In Nepal, foreigners are not allowed to go inside Hindu temples. However, our guide took us a bit off the main drag of the complex to a Buddhist temple, which we were allowed to visit. Again, the history and details he shared were super interesting. We are not a religious family and as a couple we come from different religious backgrounds. But to be honest, the one religion we tend to connect with the most is Buddhism. It’s not that we worship Buddha or go to a temple, but many of the main principles are similar to how we choose to live our lives.
After the temple, our guide asked if we wanted to see the work of a master metal worker, specifically the “healing bowl”. All around the markets, we saw “singing bowls” for pretty cheap. He explained that those were machine made and make a specific type of sound, but that the “healing bowl” is hand made and has qualities that are actually used for healing. Desmond has actually been wanting to buy a singing bowl for MANY years, and always said that someday when we go to Nepal, he would plan to buy one there, so we were definitely interested to see what the guide had to show us.
This ended up being one of the coolest experiences in Patan. The healing bowls are incredible, in the vibration and sounds they make. Roxy had a large bowl placed on her head, while the owner of the shop gently banged on it from different sides. The vibrations could be felt throughout the body and are supposed to help you find balance and focus. The kids and Desmond each tried out stepping in a large bowl and felt sensation going from their feet all the way to their heads! The most amazing however was watching how water in a bowl reacted to the vibration made. Here’s a video. Needless to say, we ended up buying a small bowl. We even tested the water trick in our hotel room and it really does work.
Once again, it was really sad to see and hear about the earthquake and all of the damage done to the many historic buildings, as well as the thousands of people who died as a result. Restoration was underway on many of the structures already, but some had a VERY long way to go…still it was interesting to see before and after photos posted on the gate of each structure under construction.
Our last stop for the day was at the Pashupatina Temple and Bagmati River. Unfortunately as non-Hindus, we weren’t allowed in the temple itself. However, there was still lots to see. The temple’s exterior and its surrounding buildings are definitely beautiful. Sadhus (Hindu holy men) just hang out on the grounds of the temple and some even encourage visitors to sit with them for a photo, for about a dollar each! We found the photo opp to be well worth the price.
Probably the most interesting and meaningful is the activity around the riverbanks of the Bagmati River, which are a popular place for cremations. We actually witnessed the beginning of the ceremonies for two people. It was fascinating and moving to watch. Ella in particular was very apprehensive about seeing an actual dead body and cremation. Fortunately the bodies that were presented were wrapped in beautiful cloth and we did not see the actual cremation. Nevertheless, the visit left its mark on us.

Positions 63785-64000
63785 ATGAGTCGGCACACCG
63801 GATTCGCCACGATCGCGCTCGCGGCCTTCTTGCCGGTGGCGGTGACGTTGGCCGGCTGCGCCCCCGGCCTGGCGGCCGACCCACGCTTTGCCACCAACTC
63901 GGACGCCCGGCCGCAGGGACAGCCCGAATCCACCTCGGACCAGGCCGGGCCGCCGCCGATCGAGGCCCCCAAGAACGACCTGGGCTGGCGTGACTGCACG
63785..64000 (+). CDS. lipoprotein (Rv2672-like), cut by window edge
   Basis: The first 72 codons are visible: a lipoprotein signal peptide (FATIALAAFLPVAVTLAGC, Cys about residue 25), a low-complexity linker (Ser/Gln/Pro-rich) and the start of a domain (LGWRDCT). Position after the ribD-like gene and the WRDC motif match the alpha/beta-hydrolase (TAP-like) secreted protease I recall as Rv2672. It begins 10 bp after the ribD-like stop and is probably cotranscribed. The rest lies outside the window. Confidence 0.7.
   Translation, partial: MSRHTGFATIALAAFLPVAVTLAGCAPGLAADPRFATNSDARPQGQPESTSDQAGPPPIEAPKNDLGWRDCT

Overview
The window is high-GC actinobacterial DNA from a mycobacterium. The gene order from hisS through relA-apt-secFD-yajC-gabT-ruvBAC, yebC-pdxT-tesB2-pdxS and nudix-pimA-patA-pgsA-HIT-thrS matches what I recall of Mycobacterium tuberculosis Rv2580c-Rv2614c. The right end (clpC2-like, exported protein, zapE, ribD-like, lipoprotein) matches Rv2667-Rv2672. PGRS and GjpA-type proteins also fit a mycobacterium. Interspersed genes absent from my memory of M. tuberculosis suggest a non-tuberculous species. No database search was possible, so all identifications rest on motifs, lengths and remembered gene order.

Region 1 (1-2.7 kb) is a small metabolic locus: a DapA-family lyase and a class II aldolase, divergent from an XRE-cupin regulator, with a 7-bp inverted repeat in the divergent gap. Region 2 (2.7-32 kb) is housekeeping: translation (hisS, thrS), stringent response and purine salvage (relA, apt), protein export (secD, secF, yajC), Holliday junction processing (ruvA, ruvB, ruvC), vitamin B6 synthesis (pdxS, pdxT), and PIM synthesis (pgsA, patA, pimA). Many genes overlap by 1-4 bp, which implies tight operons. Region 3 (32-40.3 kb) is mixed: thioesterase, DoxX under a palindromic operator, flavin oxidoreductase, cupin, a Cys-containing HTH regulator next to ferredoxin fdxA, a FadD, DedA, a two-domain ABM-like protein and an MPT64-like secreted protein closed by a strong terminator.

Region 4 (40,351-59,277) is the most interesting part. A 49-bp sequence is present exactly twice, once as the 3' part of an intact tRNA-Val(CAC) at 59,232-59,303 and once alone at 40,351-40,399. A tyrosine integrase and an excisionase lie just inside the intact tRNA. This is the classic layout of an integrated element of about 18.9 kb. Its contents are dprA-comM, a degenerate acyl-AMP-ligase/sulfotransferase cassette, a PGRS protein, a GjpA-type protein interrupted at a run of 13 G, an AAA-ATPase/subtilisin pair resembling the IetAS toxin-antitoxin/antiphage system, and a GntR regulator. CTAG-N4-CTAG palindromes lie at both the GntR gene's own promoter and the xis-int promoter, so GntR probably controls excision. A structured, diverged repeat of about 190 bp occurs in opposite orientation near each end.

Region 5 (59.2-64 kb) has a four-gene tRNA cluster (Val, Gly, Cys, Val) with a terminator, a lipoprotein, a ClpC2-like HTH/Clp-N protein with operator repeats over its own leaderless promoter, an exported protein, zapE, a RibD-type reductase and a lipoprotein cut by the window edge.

At that point, it had been a long day out and we headed back to the hotel to meet the rest of our Build On group (except our friends Helen and Hans who would be meeting us in Dhangadhi) for a welcome dinner. It was great to connect with the rest of the people who has raised money as part of our group. I think this experience will bond us together in a very special way.
Yesterday we flew from Kathmandu to Dhangadhi, where BuildOn has a local office, and our final stopping point before driving to our village.
The flight on Buddah Air was an experience it itself, beginning with our departure from the very small and overly crowded (seemingly used by only locals) domestic terminal, to walking out to our propellor plane. Once we got up to cruising altitude we were blessed with a view of the Himalayan Mountains on the right side of the plane (where our group was fortunately sitting thanks to prior planning by our group leader Supachart) throughout the fight. It’s amazing to be in a plane flying at cruising altitude and still be below these majestic mountain range. Also amazing to be flying over the beautiful and rural Nepalese country side.
Once we arrived in Dhangadhi we met the rest of the BuildOn staff that will be with us in the village, which was great! We have two interpretors, our two Trek leaders and a cook that will be making our breakfasts and lunches. Dinners will be spent with our host families.
The ride from the tiny one flight a day Airport to our hotel was incredible….gorgeous country side and rural scenes that are out of a National Geographic magazine. After we arrived at the hotel, we had a group orientation to prepare for our time in the village and some language lessons. Learning Nepalese is certainly not easy, but we’re all trying really hard to get some of the key words and phrases down so we can communicate in even a small way with our host families. We ended the evening with a really fun group dinner and we are all ready for an adventure of a lifetime!